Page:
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viewpoint

Life without a phone

| Wednesday, October 14, 2015

After a series of unfortunate events, my phone stopped working.

This meant I was “off the grid” for exactly three days.

I know people who could not survive if this happened. Really — I know people who could not function without a functioning cell phone.

I also know people who could last forever without a cell phone. You know, the hipster, non-conformist type. The type that always seems impossible to get in touch with when you really need something.

I’d put myself somewhere in between these two groups on the phone-dependence spectrum. Sometimes I like to think I’m cool by not looking at my phone for long periods of time and making myself hard to reach. But other times, my eyes are glued to the screen as I’m in constant contact with friends and family and other people who are not in the same room as me.

Losing my phone gave me the opportunity (or really forced me) to try my own social experiment, and I’d like to share my results.

Every day before lunch, I get the same exact text message. In a group message, someone will type, “Lunch?” In response to this thought-provoking question, people will answer that they are, indeed, coming to lunch in an astonishingly large number of different ways.

Without a phone, I dramatically pretended I lived in the days when you just showed up at the dining hall and ate with whomever was there.

It makes me a little nostalgic. This must have been what my mom’s dining hall experience was like.

For those three infamous days, I had to go to lunch in the dining hall without any way of contacting people beforehand. I guess I could have whipped out my laptop and emailed a friend, but that would have been weird.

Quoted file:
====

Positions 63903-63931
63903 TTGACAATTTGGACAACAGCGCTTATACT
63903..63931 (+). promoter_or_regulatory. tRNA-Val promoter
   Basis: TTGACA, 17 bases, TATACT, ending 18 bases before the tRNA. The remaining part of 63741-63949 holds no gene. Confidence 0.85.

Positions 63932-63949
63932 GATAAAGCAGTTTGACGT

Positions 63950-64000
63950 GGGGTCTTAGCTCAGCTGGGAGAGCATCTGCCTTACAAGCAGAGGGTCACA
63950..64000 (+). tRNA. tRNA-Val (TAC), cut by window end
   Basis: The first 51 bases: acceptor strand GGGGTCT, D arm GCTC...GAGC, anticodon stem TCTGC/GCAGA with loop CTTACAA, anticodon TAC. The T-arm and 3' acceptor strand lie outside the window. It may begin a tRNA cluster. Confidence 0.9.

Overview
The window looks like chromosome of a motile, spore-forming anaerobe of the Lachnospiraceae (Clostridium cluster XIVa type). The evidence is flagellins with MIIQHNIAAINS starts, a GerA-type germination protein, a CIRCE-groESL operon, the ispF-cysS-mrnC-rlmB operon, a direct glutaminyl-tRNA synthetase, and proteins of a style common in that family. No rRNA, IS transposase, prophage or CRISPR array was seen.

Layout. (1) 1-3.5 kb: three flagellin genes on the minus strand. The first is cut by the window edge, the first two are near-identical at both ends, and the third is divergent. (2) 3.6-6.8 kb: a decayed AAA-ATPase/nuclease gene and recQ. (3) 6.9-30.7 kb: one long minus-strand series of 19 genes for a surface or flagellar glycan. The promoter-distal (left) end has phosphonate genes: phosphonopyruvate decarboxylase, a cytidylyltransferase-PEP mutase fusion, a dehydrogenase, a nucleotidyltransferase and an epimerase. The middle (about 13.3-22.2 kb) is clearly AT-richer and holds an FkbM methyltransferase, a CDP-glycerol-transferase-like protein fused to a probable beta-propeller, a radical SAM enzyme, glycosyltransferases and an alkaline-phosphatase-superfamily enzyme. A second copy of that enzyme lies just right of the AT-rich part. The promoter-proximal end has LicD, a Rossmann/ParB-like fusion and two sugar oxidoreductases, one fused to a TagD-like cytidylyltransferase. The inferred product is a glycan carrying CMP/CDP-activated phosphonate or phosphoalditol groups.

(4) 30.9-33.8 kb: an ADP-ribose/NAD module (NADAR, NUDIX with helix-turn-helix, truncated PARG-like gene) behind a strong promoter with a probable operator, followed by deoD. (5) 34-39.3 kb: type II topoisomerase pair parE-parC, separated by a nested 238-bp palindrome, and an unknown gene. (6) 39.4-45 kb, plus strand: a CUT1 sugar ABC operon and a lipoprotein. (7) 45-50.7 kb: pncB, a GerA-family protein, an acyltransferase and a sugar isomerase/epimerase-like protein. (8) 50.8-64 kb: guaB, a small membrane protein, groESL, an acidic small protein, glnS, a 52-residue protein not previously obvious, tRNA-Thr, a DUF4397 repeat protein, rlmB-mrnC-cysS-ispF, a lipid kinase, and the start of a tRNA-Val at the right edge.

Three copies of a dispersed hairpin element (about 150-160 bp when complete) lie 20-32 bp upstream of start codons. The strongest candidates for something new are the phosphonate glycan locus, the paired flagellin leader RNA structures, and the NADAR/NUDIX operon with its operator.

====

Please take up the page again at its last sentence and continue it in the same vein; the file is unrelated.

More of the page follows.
Here are my thrilling accounts of what happened.

Day one: This day was kind of a cop-out. I showed up at the same time I always do for lunch. Shockingly, I ran into the same people I almost always eat lunch with on this day of the week. We then ate lunch together. It was quite a wild experience.

Day two: My second “off-the-grid” lunch was a little more interesting. Having no plans, I went to the dining hall alone. In fact, I ended up dining solo — a daunting experience. Without another human being to distract me, I ended up studying for my midterm in the dining hall of all places. If anything, this social experience made me more productive.

Day three: This day was the culmination of all my research. I again showed up to the dining hall with no plans. I saw a friend that I knew. I asked if I could join her and her friends for lunch. And then I ate with them. I met some new people. I heard some new jokes. It was an overall pleasant experience.

In conclusion, I encourage people to take a break from their phones every once in a while. As my data clearly proves, it can be beneficial to try something new. You could be more productive or meet a new friend — all without the help of your cell phone.

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About Katie Galioto

Katie, the Observer's current Managing Editor, is a senior majoring in political science, with minors in Business Economics and Journalism, Ethics and Democracy. She's a former Walsh Hall resident who now lives off campus and hails from Chanhassen, Minnesota. Follow her on Twitter @katiegalioto.

Contact Katie